Mike Verano is a licensed professional counselor, licensed marriage and family therapist and thymic cancer survivor with over 30 years experience in the mental health field. Mike has had articles published in national and international magazines and is the author of The Zen of Cancer: A Mindful Journey From Illness to Wellness. In addition, he maintains the blog, Confessions of a Pacifist in the War on Cancer. He and his wife, Kathy, live in Lanexa, Virginia.
When the question “Why did I get cancer?” becomes “Why did I survive cancer, while others did not?” the guilt reflex is turned on its head.
“There's no problem so awful that you can't add some guilt to it and make it even worse." - Bill Waterson from "The Complete Calvin and Hobbes"
Why me? Cancer survivors have an interesting relationship with these two words. As bookends to the cancer experience, their implications and impact are crucial to understanding the psychology of a life-threatening illness.
Even the most stoic among us must have at some point allowed the question "Why me?" to cross his or her lips or mind. Not only is it normal to question the arrival of such a traumatic event, it is the reflexive response of a mind honed for survival. I've found that resisting the urge to ask this inevitable question causes more problems than it solves. As a cathartic exercise, shouting to the heavens with a fist shaking, wanting to know the point of it all, helps to clear the way for a more heart-centered approach to healing.
At the other end of the cancer continuum, "Why me?" takes on tones of irony, empathy and longing. When the element of having done something wrong is added to the questioning of one’s survival, we end up with survivor's guilt. Here, the struggle is not coming to terms with illness, but an existential wrestling match with the meaning of life. Under normal circumstances, this quest for understanding would be both noble and liberating. That survivor's guilt is lumped into the category of “things I can live without” speaks to the corrosive nature of this self-shaming activity that often has very deep roots.
The origin of the word guilt means, crime, sin, moral defect or failure of duty. There are those who contend that guilt (in small doses) can actually serve as a self-correcting mechanism when one’s moral compass no longer points to true north — the self-punishment seldom fits the crime. Left unchecked, self-correction becomes self-condemnation that opens the floodgates of depression.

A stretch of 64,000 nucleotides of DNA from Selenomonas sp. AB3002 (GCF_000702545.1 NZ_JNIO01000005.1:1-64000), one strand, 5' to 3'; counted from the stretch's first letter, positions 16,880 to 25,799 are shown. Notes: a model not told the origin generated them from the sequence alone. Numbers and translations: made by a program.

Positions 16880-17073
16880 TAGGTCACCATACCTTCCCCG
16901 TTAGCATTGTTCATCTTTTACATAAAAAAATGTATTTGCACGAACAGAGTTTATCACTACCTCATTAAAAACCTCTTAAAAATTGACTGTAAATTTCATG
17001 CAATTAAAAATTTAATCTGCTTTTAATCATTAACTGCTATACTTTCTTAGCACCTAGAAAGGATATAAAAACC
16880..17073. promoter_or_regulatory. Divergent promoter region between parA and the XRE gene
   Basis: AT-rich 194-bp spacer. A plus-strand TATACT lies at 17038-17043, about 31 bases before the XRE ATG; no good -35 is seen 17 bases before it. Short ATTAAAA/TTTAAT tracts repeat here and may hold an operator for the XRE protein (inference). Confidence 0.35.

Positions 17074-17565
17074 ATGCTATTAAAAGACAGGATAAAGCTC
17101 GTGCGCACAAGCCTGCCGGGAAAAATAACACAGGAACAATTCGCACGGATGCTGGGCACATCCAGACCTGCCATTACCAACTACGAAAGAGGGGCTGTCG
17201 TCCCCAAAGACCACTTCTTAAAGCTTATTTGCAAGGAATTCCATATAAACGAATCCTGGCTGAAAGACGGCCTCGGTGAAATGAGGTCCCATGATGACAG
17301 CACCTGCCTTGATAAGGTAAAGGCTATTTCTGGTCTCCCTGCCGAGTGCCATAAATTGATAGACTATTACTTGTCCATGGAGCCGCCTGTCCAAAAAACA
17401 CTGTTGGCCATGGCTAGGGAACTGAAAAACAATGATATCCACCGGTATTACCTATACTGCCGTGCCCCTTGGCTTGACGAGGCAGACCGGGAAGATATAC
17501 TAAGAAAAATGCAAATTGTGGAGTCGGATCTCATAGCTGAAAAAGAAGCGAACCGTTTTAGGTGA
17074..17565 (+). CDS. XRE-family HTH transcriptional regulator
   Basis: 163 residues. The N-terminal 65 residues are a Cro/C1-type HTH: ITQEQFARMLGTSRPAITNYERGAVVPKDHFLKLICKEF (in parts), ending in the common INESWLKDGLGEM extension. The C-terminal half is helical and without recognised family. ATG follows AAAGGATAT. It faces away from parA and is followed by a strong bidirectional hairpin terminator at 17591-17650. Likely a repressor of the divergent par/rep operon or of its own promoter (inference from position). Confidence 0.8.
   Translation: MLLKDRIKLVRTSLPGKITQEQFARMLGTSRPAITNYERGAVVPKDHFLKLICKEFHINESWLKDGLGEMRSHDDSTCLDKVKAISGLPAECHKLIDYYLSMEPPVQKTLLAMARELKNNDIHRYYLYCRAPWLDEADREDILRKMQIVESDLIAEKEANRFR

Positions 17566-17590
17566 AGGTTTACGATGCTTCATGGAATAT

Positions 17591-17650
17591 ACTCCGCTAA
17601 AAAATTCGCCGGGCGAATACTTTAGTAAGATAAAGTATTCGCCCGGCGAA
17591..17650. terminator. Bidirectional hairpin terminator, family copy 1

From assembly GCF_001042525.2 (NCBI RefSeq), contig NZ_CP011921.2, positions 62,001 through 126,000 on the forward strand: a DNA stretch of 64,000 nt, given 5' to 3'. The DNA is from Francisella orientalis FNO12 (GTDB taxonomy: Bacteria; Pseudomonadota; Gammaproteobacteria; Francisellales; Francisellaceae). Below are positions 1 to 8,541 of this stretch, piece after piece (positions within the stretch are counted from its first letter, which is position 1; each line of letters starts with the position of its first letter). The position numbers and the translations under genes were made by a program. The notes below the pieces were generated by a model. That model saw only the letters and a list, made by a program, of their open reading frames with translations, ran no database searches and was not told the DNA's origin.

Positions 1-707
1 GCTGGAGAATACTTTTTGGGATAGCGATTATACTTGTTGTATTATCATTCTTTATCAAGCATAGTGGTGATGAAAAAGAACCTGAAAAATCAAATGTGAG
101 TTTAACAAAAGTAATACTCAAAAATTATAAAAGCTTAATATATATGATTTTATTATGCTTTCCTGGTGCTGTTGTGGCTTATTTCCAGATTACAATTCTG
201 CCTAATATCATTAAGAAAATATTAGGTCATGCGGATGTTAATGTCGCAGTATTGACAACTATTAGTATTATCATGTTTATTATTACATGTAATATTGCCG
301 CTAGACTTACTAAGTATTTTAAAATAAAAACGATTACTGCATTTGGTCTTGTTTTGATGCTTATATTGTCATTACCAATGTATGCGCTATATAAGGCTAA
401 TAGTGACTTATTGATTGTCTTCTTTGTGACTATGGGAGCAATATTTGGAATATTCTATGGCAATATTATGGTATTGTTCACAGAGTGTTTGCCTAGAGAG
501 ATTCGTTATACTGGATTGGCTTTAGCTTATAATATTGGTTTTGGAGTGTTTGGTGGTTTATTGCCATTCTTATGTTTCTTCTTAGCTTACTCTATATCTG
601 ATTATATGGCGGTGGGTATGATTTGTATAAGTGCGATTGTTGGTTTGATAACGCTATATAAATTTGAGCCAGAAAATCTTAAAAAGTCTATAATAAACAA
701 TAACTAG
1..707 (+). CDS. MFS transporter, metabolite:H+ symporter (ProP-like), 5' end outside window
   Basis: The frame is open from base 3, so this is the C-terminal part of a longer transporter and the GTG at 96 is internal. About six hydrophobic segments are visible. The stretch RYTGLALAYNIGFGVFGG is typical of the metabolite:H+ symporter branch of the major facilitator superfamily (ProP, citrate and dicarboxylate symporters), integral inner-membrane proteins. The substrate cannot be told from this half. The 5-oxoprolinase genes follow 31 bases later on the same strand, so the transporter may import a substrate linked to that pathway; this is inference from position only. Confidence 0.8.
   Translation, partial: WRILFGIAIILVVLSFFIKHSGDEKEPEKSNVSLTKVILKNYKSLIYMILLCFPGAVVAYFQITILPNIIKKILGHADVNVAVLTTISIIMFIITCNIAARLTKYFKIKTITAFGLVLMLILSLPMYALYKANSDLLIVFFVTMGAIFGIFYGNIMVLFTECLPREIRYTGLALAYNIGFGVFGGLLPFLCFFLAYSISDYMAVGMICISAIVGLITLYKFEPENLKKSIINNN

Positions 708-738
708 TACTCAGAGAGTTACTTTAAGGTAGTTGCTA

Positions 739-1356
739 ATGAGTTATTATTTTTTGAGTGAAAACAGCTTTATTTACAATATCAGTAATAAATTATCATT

When the question “Why did I get cancer?” becomes “Why did I survive cancer, while others did not?” the guilt reflex is turned on its head. What is there to feel guilty about? No offense has been committed, no moral code broken and no failure of duty took place. How does the victim become a perpetrator? What purpose is served by calling into question the right to awaken to yet another day?I’ve learned through trial and error that trying to absolve one of guilt requires more than simply telling the person they have no reason to feel guilty. Ironically, efforts to make a person feel better about being a survivor often leads to an increased sense of shame for not appreciating the gift one has been given.
When I work with survivor's guilt in clinical practice, I introduce my three-step model for surviving survivor's guilt:
Step 1 is to name it: Guilt of any type is — more often than not — an echo of someone else's voice. By asking clients to give a name to the guilt trip they’re on, they’re released from feeling that it is the result of some personal character flaw.
Step 2 is to claim it: Owning the times when we’re victimizing ourselves with the guilt experience is much easier than trying to ignore, resist and fight. Subtract the feeling that one has failed to rid oneself of this experience and there is no longer the need to feel guilty about feeling guilty.
Step 3 is to reframe it: Reframing is a powerful psychological technique that has its roots in the age-old transformation of lemons into lemonade. Once we cast a painful experience in a more positive light, we drain it of its power. Ultimately, survivor's guilt arises from compassion for others and the desire to end suffering.
Finally, I will point out that survivor's guilt can have a bright side. In an attempt to scratch the guilt itch, many people go on to take on causes, donate to charities, seek cures, and, yes, even write blogs. As someone who experiences this phenomenon every time I show up at my oncologist's office for my follow-up visits, my personal mantra is: "I survived cancer, and I’m guilty of wanting the same for others."